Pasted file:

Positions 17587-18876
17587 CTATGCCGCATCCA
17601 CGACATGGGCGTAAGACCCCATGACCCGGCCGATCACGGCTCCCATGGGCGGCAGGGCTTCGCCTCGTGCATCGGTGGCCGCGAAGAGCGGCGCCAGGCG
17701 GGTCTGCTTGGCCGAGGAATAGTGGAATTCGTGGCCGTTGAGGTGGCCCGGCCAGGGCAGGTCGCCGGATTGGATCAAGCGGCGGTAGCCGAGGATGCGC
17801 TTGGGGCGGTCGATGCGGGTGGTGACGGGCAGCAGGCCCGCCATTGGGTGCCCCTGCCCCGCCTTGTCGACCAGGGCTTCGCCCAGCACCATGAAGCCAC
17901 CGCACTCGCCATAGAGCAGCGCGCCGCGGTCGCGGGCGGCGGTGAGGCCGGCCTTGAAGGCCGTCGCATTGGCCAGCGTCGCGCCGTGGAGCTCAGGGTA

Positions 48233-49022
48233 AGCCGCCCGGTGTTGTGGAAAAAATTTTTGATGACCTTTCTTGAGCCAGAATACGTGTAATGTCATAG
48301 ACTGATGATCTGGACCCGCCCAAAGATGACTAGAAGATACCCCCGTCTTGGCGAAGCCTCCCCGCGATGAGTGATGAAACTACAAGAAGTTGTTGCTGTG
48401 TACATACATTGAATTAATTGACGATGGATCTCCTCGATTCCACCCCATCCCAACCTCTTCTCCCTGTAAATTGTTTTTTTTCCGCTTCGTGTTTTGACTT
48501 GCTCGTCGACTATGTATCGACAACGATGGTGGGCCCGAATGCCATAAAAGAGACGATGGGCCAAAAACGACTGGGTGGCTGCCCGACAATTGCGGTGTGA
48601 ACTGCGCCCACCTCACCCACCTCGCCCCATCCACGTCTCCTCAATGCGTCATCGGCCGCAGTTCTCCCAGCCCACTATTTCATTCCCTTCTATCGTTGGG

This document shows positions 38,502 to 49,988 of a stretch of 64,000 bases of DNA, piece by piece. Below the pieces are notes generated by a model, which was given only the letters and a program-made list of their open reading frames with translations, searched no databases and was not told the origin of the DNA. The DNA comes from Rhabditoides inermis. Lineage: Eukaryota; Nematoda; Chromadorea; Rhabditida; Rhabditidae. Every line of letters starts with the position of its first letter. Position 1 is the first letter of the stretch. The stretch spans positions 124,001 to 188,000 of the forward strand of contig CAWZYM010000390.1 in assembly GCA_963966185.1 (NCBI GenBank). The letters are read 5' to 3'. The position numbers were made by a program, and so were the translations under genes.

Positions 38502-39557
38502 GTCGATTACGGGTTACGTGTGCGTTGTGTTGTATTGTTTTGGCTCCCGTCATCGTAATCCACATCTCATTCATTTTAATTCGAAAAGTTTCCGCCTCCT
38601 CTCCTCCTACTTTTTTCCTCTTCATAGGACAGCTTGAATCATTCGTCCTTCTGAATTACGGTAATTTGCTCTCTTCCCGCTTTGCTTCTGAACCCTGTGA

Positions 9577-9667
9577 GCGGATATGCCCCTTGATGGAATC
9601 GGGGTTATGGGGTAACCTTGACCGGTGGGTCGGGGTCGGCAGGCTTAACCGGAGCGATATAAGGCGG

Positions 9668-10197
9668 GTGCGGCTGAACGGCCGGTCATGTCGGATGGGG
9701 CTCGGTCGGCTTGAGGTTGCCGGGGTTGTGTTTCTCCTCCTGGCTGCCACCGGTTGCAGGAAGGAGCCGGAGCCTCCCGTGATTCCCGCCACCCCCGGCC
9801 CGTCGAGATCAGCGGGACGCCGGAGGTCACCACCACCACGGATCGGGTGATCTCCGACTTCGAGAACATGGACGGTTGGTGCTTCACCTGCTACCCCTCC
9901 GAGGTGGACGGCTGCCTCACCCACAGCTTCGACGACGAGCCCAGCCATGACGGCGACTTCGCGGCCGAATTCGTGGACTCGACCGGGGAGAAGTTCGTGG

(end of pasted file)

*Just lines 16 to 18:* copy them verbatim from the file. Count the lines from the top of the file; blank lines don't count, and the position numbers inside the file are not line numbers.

38601 CTCCTCCTACTTTTTTCCTCTTCATAGGACAGCTTGAATCATTCGTCCTTCTGAATTACGGTAATTTGCTCTCTTCCCGCTTTGCTTCTGAACCCTGTGA

Positions 9577-9667
9577 GCGGATATGCCCCTTGATGGAATC